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These 5 Black Directors Are Set To Premiere Films at TIFF 2018

From Amma Asante to Barry Jenkins, this year's Toronto International Film Festival is in for stand-out, fresh perspectives in black cinema.

The Toronto International Film Festival (TIFF) returns in its 43rd year of transforming the way people see the world through film.

The festival recently announced it's first batch of films for the Gala and Special Presentation programs that include 21 world premieres, seven international premieres, eight North American premieres and 11 Canadian premieres, according to the press release.

"We have an exceptional selection of films this year that will excite Festival audiences from all walks of life," Piers Handling, TIFF CEO and director says. "Today's lineup showcases beloved auteurs alongside fresh voices in filmmaking, including numerous female powerhouses. The sweeping range in cinematic storytelling from around the world is a testament to the uniqueness of the films that are being made."

Out of these films, five by today's top black directors stood out as must-watch films to catch if you plan on attending TIFF this year.

Check them out, with synopses from TIFF, below.


Where Hands Touch | Amma Asante

Photo via TIFF.

Amandla Stenberg stars in director Amma Asante's (A United Kingdom) disquieting coming-of-age romance about a Black German teenager who falls in love with a member of the Hitler Youth.

World Premiere

Widows | Steve McQueen

Photo via TIFF.

A heavyweight cast—including Viola Davis, Daniel Kaluuya, Liam Neeson, Jacki Weaver, Colin Farrell, and Michelle Rodriguez—propels Steve McQueen's white-knuckle thriller (co-written by Gone Girl's Gillian Flynn) about four women left in a deadly lurch when their criminally connected husbands are all killed.

World Premiere

The Weekend | Stella Meghie

Photo via TIFF.

An acerbic comedian (Sasheer Zamata) becomes romantically entangled with her ex (Tone Bell), his new girlfriend (DeWanda Wise), and another guest (Y'Lan Noel) during a weekend getaway, in the newest feature from Stella Meghie (Jean of the Joneses).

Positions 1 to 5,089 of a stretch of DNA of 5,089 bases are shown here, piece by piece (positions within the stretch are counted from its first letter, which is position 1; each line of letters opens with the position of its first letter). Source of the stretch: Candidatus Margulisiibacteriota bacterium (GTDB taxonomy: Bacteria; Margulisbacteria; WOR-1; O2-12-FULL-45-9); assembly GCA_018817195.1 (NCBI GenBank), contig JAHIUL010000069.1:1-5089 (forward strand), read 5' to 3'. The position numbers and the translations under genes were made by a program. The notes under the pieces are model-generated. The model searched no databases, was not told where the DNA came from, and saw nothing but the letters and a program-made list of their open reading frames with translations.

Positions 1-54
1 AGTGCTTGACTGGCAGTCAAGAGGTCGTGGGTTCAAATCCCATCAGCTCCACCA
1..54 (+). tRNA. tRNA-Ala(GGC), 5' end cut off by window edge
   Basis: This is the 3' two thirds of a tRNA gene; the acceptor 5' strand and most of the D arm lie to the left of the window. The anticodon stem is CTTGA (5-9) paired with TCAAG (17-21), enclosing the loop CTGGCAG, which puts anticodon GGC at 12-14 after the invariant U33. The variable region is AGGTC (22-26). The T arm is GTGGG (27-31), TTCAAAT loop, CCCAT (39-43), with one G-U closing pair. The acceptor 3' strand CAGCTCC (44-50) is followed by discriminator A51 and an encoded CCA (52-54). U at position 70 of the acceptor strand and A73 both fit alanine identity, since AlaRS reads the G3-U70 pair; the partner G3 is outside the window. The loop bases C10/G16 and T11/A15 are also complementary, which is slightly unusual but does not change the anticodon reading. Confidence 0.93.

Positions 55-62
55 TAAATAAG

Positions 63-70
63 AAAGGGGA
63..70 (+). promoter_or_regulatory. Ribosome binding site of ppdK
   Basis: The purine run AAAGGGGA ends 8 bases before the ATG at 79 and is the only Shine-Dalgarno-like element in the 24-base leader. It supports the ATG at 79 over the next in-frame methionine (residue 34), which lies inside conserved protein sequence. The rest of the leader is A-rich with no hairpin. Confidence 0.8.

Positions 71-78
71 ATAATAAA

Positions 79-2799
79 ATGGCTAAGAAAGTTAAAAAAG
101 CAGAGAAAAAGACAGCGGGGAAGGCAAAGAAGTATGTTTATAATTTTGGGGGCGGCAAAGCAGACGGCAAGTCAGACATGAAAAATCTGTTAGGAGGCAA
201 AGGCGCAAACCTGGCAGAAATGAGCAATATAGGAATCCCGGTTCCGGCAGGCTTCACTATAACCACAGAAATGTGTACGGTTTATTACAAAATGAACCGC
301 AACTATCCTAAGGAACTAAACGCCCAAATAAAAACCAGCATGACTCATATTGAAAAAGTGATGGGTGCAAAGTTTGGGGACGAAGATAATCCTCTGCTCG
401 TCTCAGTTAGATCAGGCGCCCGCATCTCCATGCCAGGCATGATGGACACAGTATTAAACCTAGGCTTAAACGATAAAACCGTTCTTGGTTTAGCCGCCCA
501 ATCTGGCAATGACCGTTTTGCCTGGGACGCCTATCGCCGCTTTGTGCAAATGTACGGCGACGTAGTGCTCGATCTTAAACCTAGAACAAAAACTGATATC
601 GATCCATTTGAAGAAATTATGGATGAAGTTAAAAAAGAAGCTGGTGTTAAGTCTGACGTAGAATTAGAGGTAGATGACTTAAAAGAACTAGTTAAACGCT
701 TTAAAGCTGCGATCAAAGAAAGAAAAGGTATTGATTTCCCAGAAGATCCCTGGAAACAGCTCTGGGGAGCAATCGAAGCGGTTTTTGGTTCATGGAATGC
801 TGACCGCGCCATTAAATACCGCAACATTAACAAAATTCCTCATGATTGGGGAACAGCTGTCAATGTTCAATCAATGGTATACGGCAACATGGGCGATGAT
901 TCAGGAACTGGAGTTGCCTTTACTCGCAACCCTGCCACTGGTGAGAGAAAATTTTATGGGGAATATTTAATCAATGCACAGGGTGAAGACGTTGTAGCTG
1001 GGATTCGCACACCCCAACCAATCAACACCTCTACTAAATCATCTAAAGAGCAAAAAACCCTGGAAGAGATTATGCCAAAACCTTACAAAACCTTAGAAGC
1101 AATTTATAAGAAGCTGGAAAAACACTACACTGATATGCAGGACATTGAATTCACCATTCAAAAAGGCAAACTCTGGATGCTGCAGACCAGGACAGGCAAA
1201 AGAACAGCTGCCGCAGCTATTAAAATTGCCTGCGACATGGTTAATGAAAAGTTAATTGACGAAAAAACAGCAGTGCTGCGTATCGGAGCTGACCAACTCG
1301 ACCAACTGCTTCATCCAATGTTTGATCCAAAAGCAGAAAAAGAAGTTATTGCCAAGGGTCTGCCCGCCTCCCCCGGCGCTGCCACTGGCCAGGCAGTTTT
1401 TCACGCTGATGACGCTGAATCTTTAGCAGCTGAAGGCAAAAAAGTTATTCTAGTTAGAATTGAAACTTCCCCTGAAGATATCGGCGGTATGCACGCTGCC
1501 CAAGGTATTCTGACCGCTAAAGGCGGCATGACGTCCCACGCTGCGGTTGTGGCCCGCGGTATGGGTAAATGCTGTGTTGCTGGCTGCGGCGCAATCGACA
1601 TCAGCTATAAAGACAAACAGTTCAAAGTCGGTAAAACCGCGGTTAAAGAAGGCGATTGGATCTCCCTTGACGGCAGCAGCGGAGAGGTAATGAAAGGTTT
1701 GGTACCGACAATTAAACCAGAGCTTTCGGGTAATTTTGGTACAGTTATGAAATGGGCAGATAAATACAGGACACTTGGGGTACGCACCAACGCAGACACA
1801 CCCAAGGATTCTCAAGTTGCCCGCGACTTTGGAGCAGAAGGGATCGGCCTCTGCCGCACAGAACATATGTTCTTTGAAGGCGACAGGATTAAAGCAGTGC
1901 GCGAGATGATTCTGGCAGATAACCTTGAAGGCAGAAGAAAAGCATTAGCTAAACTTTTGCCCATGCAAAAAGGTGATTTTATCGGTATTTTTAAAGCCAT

World Premiere

If Beale Street Could Talk | Barry Jenkins

Photo via TIFF.

Director Barry Jenkins' ambitious follow-up to Moonlight adapts James Baldwin's poignant novel about a woman fighting to free her falsely accused husband from prison before the birth of their child.

World Premiere

Monsters and Men | Reinaldo Marcus Green

Photo via TIFF.

When a Black man is shot dead by police, three members of his community face different but serious consequences if they reveal their knowledge of the murder or the systemic corruption behind it, in writer-director Reinaldo Marcus Green's bracing feature debut.

Canadian Premiere

The 43rd Toronto International Film Festival runs from Sept. 6 to 16, 2018. Visit their website for more information.

Photo by Don Paulsen/Michael Ochs Archives/Getty Images

Hugh Masekela's New York City Legacy

A look back at the South African legend's time in New York City and his enduring presence in the Big Apple.

In Questlove's magnificent documentary, Summer of Soul, he captures a forgotten part of Black American music history. But in telling the tale of the 1969 Harlem Cultural Festival, the longtime musician and first-time filmmaker also captures a part of lost South African music history too.